Women on £1-a-week state pensions could be owed tens of thousands of pounds

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Women on £1-a-week state pensions could be owed tens of thousands of pounds as one woman discovered she was owed £60,000 after claiming the wrong pension for over a decade.

Carole Davies, 76, was told she was entitled to less than £1 a week as a stay at home mum who built up almost no entitlement to a state pension.

Ms Davies, from Surrey, recently discovered that for the last 15 years she had been underpaid, not knowing she was actually eligible to a married woman’s pension.

She told BBC Radio 5 Live : “When I retired in 2003, my state pension was so low – 40p a week – I was told that it would be paid once a year,

“Despite my husband Michael questioning this after he retired in 2005, we were told I wasn’t due anything more.”

Ms Davies watched a TV programme about pensions in November and decided to contact the Department for Work and Pensions (DWP) after believing she was entitled to more.

“It’s been pretty horrendous really and it just took so long. They just didn’t seem to want to know and it was an uphill battle.

“In a letter I told them: ‘I think you are waiting for me to die before you give me any money’, and we still didn’t hear anything back for weeks and weeks.”

She finally got an answer this year and was told she is owed £61,000 and is entitled to £82.45 per week.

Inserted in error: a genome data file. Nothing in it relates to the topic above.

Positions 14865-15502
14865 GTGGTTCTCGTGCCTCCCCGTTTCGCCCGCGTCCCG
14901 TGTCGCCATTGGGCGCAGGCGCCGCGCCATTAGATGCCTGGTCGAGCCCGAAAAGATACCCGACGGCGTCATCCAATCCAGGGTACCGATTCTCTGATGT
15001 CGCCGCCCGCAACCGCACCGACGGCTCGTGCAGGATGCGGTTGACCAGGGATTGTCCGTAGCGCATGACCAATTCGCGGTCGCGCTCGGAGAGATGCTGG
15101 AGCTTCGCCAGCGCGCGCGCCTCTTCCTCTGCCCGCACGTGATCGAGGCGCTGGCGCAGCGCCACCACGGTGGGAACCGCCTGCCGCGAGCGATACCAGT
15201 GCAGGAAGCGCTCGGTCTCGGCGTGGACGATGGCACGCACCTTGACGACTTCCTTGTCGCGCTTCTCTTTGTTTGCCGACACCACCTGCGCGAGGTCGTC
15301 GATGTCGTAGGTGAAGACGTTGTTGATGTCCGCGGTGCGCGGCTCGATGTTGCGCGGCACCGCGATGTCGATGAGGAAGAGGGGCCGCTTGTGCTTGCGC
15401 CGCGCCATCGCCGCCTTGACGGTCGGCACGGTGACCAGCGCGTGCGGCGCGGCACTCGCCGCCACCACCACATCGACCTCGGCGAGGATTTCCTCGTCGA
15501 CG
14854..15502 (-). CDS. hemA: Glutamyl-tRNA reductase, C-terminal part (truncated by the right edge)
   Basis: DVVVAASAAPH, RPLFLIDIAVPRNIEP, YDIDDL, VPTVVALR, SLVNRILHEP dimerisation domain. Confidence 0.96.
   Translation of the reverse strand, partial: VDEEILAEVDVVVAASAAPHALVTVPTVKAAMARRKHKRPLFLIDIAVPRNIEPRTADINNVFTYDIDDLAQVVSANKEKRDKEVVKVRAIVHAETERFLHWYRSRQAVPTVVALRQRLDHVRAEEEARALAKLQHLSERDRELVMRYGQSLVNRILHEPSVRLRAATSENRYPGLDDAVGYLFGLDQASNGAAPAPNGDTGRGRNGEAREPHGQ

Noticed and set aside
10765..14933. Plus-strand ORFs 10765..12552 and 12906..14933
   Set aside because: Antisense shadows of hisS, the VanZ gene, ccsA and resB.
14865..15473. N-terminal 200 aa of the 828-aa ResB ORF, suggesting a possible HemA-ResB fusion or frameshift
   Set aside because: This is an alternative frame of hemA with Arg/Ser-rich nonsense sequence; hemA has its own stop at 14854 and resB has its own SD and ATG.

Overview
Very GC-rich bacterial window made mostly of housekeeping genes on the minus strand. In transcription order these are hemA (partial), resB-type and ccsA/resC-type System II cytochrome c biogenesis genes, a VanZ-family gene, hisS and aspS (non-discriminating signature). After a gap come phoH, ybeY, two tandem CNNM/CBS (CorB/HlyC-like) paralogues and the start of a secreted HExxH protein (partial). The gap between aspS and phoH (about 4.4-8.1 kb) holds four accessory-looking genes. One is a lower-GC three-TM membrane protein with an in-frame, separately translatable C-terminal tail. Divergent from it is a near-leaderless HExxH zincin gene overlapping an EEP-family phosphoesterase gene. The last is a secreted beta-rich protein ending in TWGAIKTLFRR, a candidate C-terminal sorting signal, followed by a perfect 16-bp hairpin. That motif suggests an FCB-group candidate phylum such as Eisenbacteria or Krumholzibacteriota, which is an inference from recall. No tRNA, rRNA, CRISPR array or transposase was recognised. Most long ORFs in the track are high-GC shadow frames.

“I was totally, utterly stunned. I couldn’t believe it,” she said.

“They should have written to everyone and told them what they were entitled to, but nobody did, so we didn’t have a clue.

“It’ll make a huge difference to our lives. My husband is 80 and I’m nearly 77. We should have had it earlier, it’s so disgraceful what they’ve done.”

In March, documents showed that an estimated 200,000 pensioners could be owed up to £3bn after the under-payment of state pensions for decades.

A review by civil servants is taking place to trace all the women they believe have been affected by the error, stretching back to 1992, the BBC reports.

Ms Davies is among 5,000 women entitled to potentially huge refunds, many of whom will not be captured by the DWP’s search.



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According to Steve Webb, former pensions minister and partner at Lane Clark and Peacock LLP, the women who are affected by this are receiving what is known as graduated retirement benefit, under the old state pension system.

The average amount these women are receiving is £1.24 per week, but this is enough to qualify for a married woman’s pension. They can backdate their claims to their husband’s 65th birthday and could be in line for tens of thousands of pounds.

“It is incredible that there are thousands of women getting such tiny pensions, but even more incredible that many could potentially be entitled to tens of thousands in back payments,” said Mr Webb.

“It is as if they are sitting on unclaimed winning lottery tickets. It is very important that women on these very small pensions make contact with the DWP as soon as possible to see if they could be entitled to a windfall”.

The boosted payment is however not automatic and women will have to claim for it.

A DWP spokesperson told the BBC: “The action we are taking now will correct the historical underpayments that have been made by successive governments and anyone impacted will be contacted by us to ensure they receive all that they are owed.”

Has this happened to you? Let us know here if you’ve had to fight for your pension



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